Langer: Dream big, embrace a life of possibilities

By Adela Talbot
June 12, 2014

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CONVO_Langer Paul Mayne // Western News

If graduates choose to pursue their passions instead of money, almost anything is possible, Robert Langer, one of the world’s most important biotechnology engineers, told graduates at the Thursday, June 12, morning session of Western’s 303rd Convocation.

Try to dream big dreams,” Langer said. “As you try to pursue those dreams, things may not always work out the way you want them to, but don’t give up on those dreams.”

Langer spoke to graduates from the School of Graduate and Postdoctoral Studies, the Schulich School of Medicine & Dentistry and the Faculty of Science at the Thursday, June 12 morning session of Western’s 303rd Convocation. Western conferred an honorary Doctor of Science, honoris causa (DSc), upon Langer in recognition of his successful and renowned engineering career.

When he graduated from MIT, he had no less than 20 job offers from oil companies, Langer told graduates. These positions would have been a sure thing, lucrative opportunities that would quickly pay off.

“I didn’t want to do that,” he said. “I wanted to use my education to make an impact. My dream was, ‘Could I use my education to somehow improve people’s lives?’”

He went to work at a hospital, for less money, working to find a way to modify plastics in order to modify release times of treatment medication. While scientific literature stacked the odds against him, and few believed in what he was doing, Langer’s work would eventually lead to a new field in medicine, and new paths for the treatment of cancer.

And that’s after he tried 200 routes that did not work the way he planned, he joked.

Langer encouraged graduates to never give up.

With approximately 1,050 issued and/or pending patents worldwide, and more than 1,200 published articles, Langer teaches at MIT, where he is the David H. Koch Institute Professor at the Massachusetts Institute of Technology (MIT). Being an Institute Professor is the highest honour that can be awarded to a faculty member at MIT.

The most cited engineer in history, Langer received his BA from Cornell University in 1970 and his ScD from MIT in 1974, both in chemical engineering.

He has received more than 200 major international awards, including the Lemelson-MIT Prize, dubbed the Oscar for inventors, and the United States National Medal of Science. He is one of seven individuals to have received this award in addition to the United States National Medal of Technology and Innovation, which he was awarded in 2011.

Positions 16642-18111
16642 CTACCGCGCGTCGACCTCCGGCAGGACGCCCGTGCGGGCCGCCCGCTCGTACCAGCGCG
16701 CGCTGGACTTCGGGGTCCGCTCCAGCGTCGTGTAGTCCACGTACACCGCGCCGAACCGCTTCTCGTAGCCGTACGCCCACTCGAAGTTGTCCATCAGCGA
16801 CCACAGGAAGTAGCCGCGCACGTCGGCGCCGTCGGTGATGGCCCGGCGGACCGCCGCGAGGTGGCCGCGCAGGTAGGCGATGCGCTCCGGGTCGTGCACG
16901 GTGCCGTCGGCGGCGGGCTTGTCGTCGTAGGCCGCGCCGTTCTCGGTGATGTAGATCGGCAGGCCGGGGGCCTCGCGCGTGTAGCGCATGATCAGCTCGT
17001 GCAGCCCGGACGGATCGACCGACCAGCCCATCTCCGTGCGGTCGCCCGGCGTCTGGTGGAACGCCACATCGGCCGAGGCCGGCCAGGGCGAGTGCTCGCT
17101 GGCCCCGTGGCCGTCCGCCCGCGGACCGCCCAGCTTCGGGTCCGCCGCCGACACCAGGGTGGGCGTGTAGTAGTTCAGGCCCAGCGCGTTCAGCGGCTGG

Forbes and Bio World magazines have named Langer as one of the 25 most important individuals in biotechnology in the world while Discover named him as one of the 20 most important people in this area. Forbes noted he was among 15 innovators worldwide “who will reinvent our future.” Other media outlets, including Time, CNN, and Parade have followed suit, placing Langer on similar lists.

Parade Magazine selected Langer as one of six “heroes whose research may save your life.”

Langer also received the 2002 Charles Stark Draper Prize, considered the equivalent of the Nobel Prize for engineers, the 2008 Millennium Prize, the world’s largest technology prize, the 2012 Priestley Medal, the highest award of the American Chemical Society, the 2013 Wolf Prize in Chemistry and the 2014 Breakthrough Prize in Life Sciences. He is also the only engineer to receive the Gairdner Foundation International Award; 82 recipients of this award have subsequently received a Nobel Prize.

He served as a member of the United States Food and Drug Administration’s SCIENCE Board, the FDA’s highest advisory board, from 1995-2002 and as its chairman from 1999-2002.

In his citation, Western President Amit Chakma praised Langer’s remarkable talent.

“He’s one of the greatest scientists of our time,” Chakma said, noting Western is honoured to recognize his “extraordinary dedication to medial discovery.”

Langer told graduates even if they do not know what they want to do today, they should be persistent when they find their calling.

“When you graduate from college, the path you follow is often confusing, often unclear and sometimes scary. But I hope you will choose something you really love and you will dream big dreams of how you can help people,” he said.

“People might tell you it’s impossible, or that it won’t work, but I think that’s rarely true. If you believe in yourself and work hard, almost anything is possible,” Langer continued.

Also during the ceremony, the Marilyn Robinson Award for Excellence in Teaching was given to Physiology and Pharmacology professor Brad Urquhart and the status of professor emeritus was conferred upon Epidemiology and Biostatistics professor John Koval.

 

 























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